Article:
The man shook his head, sighed, and then nodded resignedly, as if trying to decide which expression of disgust best suited the occasion. "Where would you get it, Brendan?", he asked. "My God. Where would you? Coast to Coast." He made a noise like he'd just discovered a fly in his drink. "Bbwatttshhh!!!!"
THIS HAS BEEN A STRANGE and unsatisfactory season for Ireland. Two matches, two defeats is bad enough, but the problem for the Irish team is that there seems to be little that can be done to radically improve its performance. Paddy Agnew on Ireland's 1981 international season.
One of the central issues in the forthcoming general election campaign will be the management of the economy by Fianna Fail. This debate has already begun in Magill with a review by UCD, economist Paddy Geary, which concluded that the strategy was reckless and certain to lead to balance of payments difficulties and huge foreign borrowing. The author of this strategy, Martin O'Donoghue, defended the policy in the last issue of Magill, pointing out that nobody else came up with an alternative proposal on how to deal with the mammoth employment creation problem.
The last remaining reporter on the news desk, after everyone else has gone away for the night, is called the Night-town Man. The term owes something to Joyce, something to the old Dublin whorehouse district that he celebrated. In the early hours of Saturday, February 14, Frank Duignan was the Night-town Man in the Irish Press.
Death has been calling in a lot of IOUs. Apart from the private sorrows and the never ending slaughter at the cutting edge of politics - in such places as Afghanistan and El Salvador, a lot of reference points on the public landscape have been disappearing. Hitchcock, Lennon, McQueen, Sellers, West, Raft. Not to mention Col. Sanders, the scourge of the Kentucky chicken, who may be gone but whose aroma lingers on.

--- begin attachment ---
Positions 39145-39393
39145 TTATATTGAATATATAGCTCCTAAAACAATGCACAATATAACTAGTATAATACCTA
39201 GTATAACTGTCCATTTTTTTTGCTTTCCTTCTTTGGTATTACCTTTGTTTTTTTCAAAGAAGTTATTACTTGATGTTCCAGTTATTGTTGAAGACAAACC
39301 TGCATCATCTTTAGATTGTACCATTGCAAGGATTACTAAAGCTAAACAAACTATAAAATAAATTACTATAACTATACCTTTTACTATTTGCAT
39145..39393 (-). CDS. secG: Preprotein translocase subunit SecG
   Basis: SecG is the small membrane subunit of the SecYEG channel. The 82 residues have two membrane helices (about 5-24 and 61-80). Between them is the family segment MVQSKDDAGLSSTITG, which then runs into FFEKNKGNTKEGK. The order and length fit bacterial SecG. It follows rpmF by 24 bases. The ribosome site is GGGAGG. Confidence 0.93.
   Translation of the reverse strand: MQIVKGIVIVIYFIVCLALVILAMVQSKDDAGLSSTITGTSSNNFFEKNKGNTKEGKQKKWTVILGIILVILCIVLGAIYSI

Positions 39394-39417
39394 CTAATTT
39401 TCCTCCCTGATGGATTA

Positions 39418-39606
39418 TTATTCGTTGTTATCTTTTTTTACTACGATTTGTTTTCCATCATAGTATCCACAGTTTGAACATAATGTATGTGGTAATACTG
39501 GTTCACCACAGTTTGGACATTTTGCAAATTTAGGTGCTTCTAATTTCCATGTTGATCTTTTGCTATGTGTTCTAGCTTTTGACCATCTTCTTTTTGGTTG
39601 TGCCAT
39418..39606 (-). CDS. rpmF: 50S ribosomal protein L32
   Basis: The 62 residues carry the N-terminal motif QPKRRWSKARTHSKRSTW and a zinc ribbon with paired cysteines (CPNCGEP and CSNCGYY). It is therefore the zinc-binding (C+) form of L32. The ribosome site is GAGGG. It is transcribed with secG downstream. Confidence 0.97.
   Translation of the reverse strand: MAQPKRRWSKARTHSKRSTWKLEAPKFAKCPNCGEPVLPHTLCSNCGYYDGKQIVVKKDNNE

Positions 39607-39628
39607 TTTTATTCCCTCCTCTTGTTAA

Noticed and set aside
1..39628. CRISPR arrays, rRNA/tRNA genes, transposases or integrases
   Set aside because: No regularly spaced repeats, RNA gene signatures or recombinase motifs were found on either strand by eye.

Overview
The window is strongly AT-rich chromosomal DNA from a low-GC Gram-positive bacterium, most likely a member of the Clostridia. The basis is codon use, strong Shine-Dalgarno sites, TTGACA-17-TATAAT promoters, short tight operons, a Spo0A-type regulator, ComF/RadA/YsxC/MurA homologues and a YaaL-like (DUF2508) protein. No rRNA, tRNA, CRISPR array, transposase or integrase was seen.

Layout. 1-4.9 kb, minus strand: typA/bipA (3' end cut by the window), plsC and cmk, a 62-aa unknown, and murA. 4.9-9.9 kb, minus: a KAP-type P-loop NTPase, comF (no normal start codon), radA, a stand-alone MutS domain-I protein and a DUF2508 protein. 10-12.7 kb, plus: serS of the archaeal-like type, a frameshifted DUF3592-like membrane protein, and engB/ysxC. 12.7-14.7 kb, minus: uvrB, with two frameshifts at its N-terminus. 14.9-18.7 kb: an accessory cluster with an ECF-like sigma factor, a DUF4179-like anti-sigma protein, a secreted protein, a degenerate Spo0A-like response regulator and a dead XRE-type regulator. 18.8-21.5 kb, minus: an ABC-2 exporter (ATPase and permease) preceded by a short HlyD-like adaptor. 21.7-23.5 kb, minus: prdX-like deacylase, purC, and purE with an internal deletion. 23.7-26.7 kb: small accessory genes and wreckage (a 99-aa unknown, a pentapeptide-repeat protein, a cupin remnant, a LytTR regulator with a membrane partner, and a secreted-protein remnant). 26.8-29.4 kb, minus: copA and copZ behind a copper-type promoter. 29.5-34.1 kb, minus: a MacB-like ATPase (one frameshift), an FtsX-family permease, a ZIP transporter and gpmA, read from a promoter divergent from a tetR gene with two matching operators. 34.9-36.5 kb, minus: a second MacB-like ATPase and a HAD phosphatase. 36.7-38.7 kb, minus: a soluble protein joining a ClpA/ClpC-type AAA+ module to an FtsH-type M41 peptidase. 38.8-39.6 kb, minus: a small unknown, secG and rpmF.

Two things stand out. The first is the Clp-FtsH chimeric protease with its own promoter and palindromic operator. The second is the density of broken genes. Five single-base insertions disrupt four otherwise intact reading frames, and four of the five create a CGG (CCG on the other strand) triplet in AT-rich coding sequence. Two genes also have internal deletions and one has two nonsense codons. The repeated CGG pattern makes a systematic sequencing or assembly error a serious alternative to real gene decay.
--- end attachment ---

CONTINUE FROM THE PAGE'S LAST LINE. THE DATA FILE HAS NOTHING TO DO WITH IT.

There has been room in the Irish Sunday newspaper market, for a long time, for what is called a quality paper. The English quality papers accentuated, rather than filled, that gap: their coverage of Irish news was scanty and sporadic; their interest in Irish cultural affairs was confined to reviewing occasional Irish books and paying an annual, wide-eyed visit to Dublin for the Theatre Festival. Then, three months ago, the Sunday Tribune made its appearance.
Last season, Ireland discovered just how important it was for their national team to have a game before Christmas. They beat Australia convincingly on a summer tour in 1979, something that was beyond the capability of Wales the year before, and when they returned, they rested on their laurels until the beginning of the 1980 international championship seven months later.
The author of the Fianna Fail 1977 Election Manifesto defends its economic strategy, pointing out that the employment targets were actually exceeded and that the critics of the policy have never defined an alternative way of meeting the massive employment problem the country faces.
The economic background to Gene Fitzgerald's first Budget could scarcely have been less favourable. Government borrowing was 145 per cent of GNP and the annual deficit on the balance of payments was more than £700 million or 9 per cent of GNP. For the second successive year the borrowing targets set in the Budget had been missed by large margins; in each case, actual borrowing far exceeded planned levels. There was a lot of measured comment about the incontrovertible deterioration in the national finances, much of it responsible and non-partisan.
Gene Kerrigan visited two routine party functions and found the vote-getting machines well oiled.